Branding: Yet Another Thing You Never Learned in School

First, a disclaimer: nothing contained herein is intended to imply that anything other than a dedication to hard work, honesty, and all the other requirements of our profession should be your norm.

And really, those things should be enough to make you a successful lawyer. But in the times we live now, they’re simply not. Here’s the thing: we’re all used to getting information quickly, and passing judgments on what we see and read with similar speed. And we forget information just as quickly. So to make ourselves memorable, it’s vital to give our viewers (clients, colleagues, partners) a quick impression of who we are. It’s a succinct and distinct identity, and should be a less-than-tweet-length description of ourselves. It’s a device that allows others to remember us, and to give them the opportunity, when they see us again, to say, “oh, right; he’s that guy.” This makes it in turn more likely that they will remember us when they have work to hand out.

There’s an infinite number of brands to choose from. You could be Sports Guy, which makes it easier to decorate your office. It also makes it simple for your secretary to get you a present for Christmas and your birthday. The problem with this approach is that you end up with a ton of things like Steelers luggage tags and Penguins mugs. How many mugs do you need?  A friend of mine is Golf Girl.  She’s a semi-professional golfer, so that’s her brand.  It’s somewhat limited, but it works for her, and clients always have something to talk to her about as they wait through mediations and depositions.

You could be Wine Guy. This is a fun one, but it’s somewhat risky because you could easily veer into being known as the alcoholic guy. Being Foodie Guy is also an option.  A partner in a major firm here in town is most definitely the Gourmand.  He travels the world and his social media is filled with pictures of food and wine in exotic locations.  It’s usually enormous plates of meat, and mammoth-sized goblets of full-bodied red, but he has a great time, and his brand is memorable.  He also weighs probably 300 pounds, so I’m not sure his brand should be your first choice.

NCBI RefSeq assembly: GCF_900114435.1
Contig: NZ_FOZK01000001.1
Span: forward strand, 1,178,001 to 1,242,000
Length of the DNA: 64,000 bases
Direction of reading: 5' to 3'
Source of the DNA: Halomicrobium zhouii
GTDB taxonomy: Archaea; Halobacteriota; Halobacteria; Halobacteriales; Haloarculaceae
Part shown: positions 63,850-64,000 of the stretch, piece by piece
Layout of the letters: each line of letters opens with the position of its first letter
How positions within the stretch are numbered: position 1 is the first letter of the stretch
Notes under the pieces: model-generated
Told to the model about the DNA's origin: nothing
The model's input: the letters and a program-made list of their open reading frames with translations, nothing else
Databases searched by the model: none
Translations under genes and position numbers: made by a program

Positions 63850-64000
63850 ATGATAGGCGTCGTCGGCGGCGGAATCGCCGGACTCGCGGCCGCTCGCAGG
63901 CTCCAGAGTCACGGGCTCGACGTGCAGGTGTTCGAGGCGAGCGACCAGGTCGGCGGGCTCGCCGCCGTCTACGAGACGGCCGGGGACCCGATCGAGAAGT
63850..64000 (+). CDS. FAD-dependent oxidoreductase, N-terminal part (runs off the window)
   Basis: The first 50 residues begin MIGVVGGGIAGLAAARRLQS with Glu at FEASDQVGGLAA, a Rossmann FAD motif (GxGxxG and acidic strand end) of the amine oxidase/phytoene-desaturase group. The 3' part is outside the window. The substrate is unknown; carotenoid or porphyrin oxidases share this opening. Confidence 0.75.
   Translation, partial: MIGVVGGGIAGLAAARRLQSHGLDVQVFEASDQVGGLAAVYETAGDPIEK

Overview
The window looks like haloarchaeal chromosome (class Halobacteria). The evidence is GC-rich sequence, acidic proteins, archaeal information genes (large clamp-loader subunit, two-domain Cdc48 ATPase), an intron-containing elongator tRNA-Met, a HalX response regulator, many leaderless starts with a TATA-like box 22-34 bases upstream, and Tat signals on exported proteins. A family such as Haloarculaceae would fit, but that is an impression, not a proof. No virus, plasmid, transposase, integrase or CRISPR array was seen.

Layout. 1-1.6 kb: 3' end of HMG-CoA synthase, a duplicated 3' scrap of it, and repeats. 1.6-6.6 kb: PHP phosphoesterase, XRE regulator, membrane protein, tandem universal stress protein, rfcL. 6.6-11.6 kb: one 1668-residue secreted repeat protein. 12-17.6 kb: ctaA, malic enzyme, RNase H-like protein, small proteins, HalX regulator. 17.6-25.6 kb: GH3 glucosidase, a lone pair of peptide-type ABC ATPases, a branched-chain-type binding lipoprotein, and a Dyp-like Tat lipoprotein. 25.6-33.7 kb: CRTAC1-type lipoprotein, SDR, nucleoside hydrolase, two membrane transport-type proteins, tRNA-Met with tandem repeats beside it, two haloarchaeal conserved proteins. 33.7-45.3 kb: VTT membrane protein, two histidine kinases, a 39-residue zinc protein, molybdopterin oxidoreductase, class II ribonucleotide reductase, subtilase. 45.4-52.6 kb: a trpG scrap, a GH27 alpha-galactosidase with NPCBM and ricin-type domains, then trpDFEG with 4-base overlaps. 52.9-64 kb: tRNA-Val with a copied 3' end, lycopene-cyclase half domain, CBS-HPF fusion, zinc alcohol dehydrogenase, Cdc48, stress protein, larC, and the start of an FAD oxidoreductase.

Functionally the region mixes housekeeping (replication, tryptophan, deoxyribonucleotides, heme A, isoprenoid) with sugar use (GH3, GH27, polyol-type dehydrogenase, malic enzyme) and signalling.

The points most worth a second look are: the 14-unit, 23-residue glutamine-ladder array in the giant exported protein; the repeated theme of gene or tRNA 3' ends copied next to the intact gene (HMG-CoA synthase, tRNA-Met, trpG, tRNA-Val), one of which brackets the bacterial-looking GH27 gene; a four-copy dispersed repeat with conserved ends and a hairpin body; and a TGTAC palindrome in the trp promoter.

Perhaps you could be Horses Guy, but that’s sort of odd. There’s also Monogram Guy, which again makes it easier for people to buy you stuff, but isn’t as easy from a personality perspective. What’s the monogram behavior? Is it Southern? Fussy, stuffy, preppy? But if that’s who you want to be, by all means make that your thing.

Personality branding is another way to go. One associate in my office is the Nice Guy. He talks to everyone. He eats lunch in the lunchroom. People are in his office all day long, talking about everything. As a result, he works late every night, but everyone loves him. That’s a good brand. By contrast, we also have the Gloomy Girl. Her brand is a lot less effective, and people tend to avoid her. If you ask her how she is, she will tell you exactly how she is. She is unhappy at the firm, unhappy with her pay, unhappy with her work. And everyone knows it. I wouldn’t recommend this brand.

I have a friend who is the Doesn’t-Give-A-Shit-Non-Lawyer Lawyer guy. Yes, he’s a lawyer. But he won’t admit it. His profile on dating sites lists him as a self-employed music theorist. Which I suppose he is, but in real life, he’s a successful lawyer, a partner at a large insurance firm. But his branding has been so successful that ten years later, his old secretary still insists that the only thing he wrote in her review one year was “she keeps it real.” He and I both know that he would never do such a thing. Although it’s a pretty badass hypothetical move, it would be a disservice to a valuable employee by failing to detail her abilities when it could really matter and result in a raise for her. But the take-away here is that she believes her own story because it conforms to the brand he’s built.

And what’s my brand, you might be wondering? Simple: I’m the guy with t*ts.

Now bear with me here, because I realize that this isn’t for everyone. But it works for me. I’ve never been the sort of girl who gets offended by sex jokes. I don’t require a safe space and I don’t mind having a guy check me out. But at the same time, I work hard, I know my stuff, and I don’t shy away from conflict. So I can hold my own; can, in essence, hang. My goal, which I hope I’ve achieved, is to be well-mannered with a healthy side of raunch. In this way, I’ve branded myself as part of the team.

Let’s be clear: I’m not recommending that all women suck it up and subject themselves to jokes and comments that make them uncomfortable. My point is merely that they don’t make me uncomfortable. I find them funny and I enjoy them. It’s who I am. And that is my brand.

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